This article deals with the disappearance of Menachem Begin, the leader and the chairman of the Herut movement and the sixth Prime Minister of Israel (1977-1983). He disappeared from the political arena for about half a year: from the defeat of his party in the elections of the Second Knesset (26 July 1951) until the debate in the Knesset about the reparations from West Germany. Four central topics will be discussed: (1) the reasons for his disappearance; (2) his whereabouts and activities during that period; (3) the reason for his return to the political arena and the connection between his return and the debate about the reparations; and (4) the significance of this story for Begin's biography.
Ritterian Geography and Russian Exploration of the Amur River Basin, 1849–1853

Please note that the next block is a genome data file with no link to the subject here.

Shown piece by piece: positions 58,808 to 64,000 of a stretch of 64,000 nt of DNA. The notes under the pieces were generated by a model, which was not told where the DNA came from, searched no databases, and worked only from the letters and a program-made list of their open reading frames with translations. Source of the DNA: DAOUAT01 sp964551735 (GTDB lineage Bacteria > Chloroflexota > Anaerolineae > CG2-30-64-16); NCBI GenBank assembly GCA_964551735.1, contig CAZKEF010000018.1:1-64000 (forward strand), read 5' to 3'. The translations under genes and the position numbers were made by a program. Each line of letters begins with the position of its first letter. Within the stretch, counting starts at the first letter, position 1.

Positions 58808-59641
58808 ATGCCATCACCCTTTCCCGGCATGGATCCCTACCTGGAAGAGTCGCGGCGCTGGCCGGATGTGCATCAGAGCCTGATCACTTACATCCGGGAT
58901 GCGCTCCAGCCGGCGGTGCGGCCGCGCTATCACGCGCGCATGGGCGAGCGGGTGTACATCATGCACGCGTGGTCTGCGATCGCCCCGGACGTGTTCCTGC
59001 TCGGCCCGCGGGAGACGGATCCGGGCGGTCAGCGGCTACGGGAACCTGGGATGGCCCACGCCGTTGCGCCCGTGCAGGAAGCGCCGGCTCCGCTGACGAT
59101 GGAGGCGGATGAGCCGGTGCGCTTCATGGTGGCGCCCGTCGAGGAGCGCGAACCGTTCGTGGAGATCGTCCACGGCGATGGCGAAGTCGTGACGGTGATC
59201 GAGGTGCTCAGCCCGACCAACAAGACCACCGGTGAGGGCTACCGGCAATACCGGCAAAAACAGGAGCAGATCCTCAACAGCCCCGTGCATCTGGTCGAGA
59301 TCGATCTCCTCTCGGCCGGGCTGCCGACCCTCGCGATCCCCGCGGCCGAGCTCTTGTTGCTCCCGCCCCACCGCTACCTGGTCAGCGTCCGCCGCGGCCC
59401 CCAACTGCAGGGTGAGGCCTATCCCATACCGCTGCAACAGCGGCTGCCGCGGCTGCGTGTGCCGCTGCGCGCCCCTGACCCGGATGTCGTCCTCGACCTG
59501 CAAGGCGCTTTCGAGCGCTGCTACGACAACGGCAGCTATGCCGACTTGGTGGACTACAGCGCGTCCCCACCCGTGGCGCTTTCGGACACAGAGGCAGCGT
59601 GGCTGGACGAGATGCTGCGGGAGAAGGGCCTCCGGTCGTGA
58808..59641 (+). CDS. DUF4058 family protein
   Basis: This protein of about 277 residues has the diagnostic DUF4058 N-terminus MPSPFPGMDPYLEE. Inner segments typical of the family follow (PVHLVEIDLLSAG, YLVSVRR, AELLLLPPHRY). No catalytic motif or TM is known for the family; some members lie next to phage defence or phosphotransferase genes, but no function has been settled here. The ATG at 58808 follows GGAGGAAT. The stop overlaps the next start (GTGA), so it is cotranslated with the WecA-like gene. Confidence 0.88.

The lower Amur River basin was annexed by Russia in the mid-nineteenth century following several years of unauthorized exploration by naval officer Gennadii Nevel'skoi. Scholars recognize multiple factors—geopolitical, economic, and nationalist—that prompted Russia's interest in the region. This article adds to this list the budding science of geography, and in particular, the influence of German geographer Karl Ritter. To Ritter, a nation's true borders were set by nature, not by man. His ideas are reflected in both the words and actions of Nevel'skoi regarding the lower Amur basin. The explorer described the territory not as foreign or other, but as naturally, historically, and rightfully Russian land. The river, to him, was a highway, facilitating transport through Siberia. In time, even the tsar was convinced. Ritter's ideas extended far beyond intellectual circles in Russia, serving to at once guide and justify Russia's eastward expansion.